And you steadily building because again, lifelong, you know, don't get caught
up in, well, if I don't, this doesn't work out or the first time with a therapist. Or
even the first time in reunion or dealing with, or connecting to your child or the
child connecting to your mom doesn't mean it's going to be easy.
It doesn't mean it's going to work that first time. It's going to be that roller
coaster, that roller coaster will throw you off some days. Cause sometimes I'm
off the rails, all star rail completely. I got to pull myself back up to even get onter, but that's okay. That's [:
effort energy and the fortitude and perseverance and determination to do that.
And that's what it takes. So any last thoughts?
Alycea: Um, my, my last thought is I keep hearing birth moms talk about
shame. And if that is pulling you down, address that first, the shame will
sabotage everything else you're trying to do. Right. So dig in, find Bernay
brown or any other expert who deals in shame and start tackling there so that
you can ditch that and move forward.
D. Yvonne: Absolutely. Do your mirror work? I like to say, look yourself in the
mirror. Recognize. And love yourself. Write a love letter to full
Alycea: person. You have to be to break your own heart for the sake of your
D. Yvonne: Yeah, absolutely. Thank you so much. This has been awesome.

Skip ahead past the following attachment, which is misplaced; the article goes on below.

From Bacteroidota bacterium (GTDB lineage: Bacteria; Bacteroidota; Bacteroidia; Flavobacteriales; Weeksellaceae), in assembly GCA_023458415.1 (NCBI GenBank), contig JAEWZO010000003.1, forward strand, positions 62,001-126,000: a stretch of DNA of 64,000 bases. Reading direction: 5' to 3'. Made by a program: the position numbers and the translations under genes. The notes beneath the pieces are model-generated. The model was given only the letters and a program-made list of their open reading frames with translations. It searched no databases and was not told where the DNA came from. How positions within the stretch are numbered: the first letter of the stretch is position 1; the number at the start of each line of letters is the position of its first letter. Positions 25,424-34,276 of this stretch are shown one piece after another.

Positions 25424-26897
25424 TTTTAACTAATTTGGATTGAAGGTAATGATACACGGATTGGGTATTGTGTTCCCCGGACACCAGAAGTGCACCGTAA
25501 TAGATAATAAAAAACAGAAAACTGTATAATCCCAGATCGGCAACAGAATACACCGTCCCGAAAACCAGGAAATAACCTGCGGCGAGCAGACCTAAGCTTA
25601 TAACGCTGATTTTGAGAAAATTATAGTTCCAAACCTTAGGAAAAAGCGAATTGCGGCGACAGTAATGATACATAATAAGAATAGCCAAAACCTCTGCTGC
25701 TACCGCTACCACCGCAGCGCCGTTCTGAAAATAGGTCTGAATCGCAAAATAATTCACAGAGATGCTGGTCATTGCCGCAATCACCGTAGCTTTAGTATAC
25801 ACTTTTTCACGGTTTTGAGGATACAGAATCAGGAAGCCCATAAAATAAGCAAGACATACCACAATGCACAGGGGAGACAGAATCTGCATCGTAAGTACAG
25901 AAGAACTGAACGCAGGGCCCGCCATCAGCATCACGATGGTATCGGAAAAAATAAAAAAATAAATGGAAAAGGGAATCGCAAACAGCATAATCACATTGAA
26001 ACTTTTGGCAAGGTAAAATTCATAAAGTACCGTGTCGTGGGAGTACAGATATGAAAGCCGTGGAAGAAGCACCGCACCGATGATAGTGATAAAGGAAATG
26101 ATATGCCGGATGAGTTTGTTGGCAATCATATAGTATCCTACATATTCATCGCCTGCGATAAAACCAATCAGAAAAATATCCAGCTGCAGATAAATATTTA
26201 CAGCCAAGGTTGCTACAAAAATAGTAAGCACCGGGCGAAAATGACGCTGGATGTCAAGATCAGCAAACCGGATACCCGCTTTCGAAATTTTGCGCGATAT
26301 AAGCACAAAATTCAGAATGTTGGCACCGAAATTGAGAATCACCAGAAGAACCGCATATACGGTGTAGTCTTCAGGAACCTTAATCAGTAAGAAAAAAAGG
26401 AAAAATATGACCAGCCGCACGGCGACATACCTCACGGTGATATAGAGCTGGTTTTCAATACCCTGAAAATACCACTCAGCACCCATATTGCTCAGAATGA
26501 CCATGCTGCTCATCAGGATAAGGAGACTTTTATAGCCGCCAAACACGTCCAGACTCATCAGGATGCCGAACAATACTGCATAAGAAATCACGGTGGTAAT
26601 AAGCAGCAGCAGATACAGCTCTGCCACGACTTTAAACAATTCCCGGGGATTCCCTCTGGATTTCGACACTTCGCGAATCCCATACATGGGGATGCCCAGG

Wonderful. You've been listening to birth mom's real talk podcast.
My guests, Alicia, and say the name of your title again,y, a birth mother's path to. [:
D. Yvonne: Very good, but a case minor to the end. Thank you so much for
tuning in, please. When you listen to this podcast, please leave comments. Give
us a review on apple. Cause that helps us to grow. I am so overcome with the,
we are in season two.
Um, this is probably I think episode probably 30, 32. We've got over 225,000
people were reached over 10,000. Downloads is growing and I'm like, It's
needed. People tell me that all the time, everybody listens adoptees, birth moms
and so forth. So keep it, keep it going. We have a birth moms, a real talk village,
which is that private.
Everyone doesn't want to do a podcast. Everyone has another one called public.
I understand that. But along with, we have a place for you too. So. Send any
requests or information you may want to info at birth moms, real talk.com. And
if you'd like to share your story, please go on our website, www birth talks, realtalk to submit your [:
Thank you so much. Thank
Alycea: you. I appreciate it.
D. Yvonne: See you next time.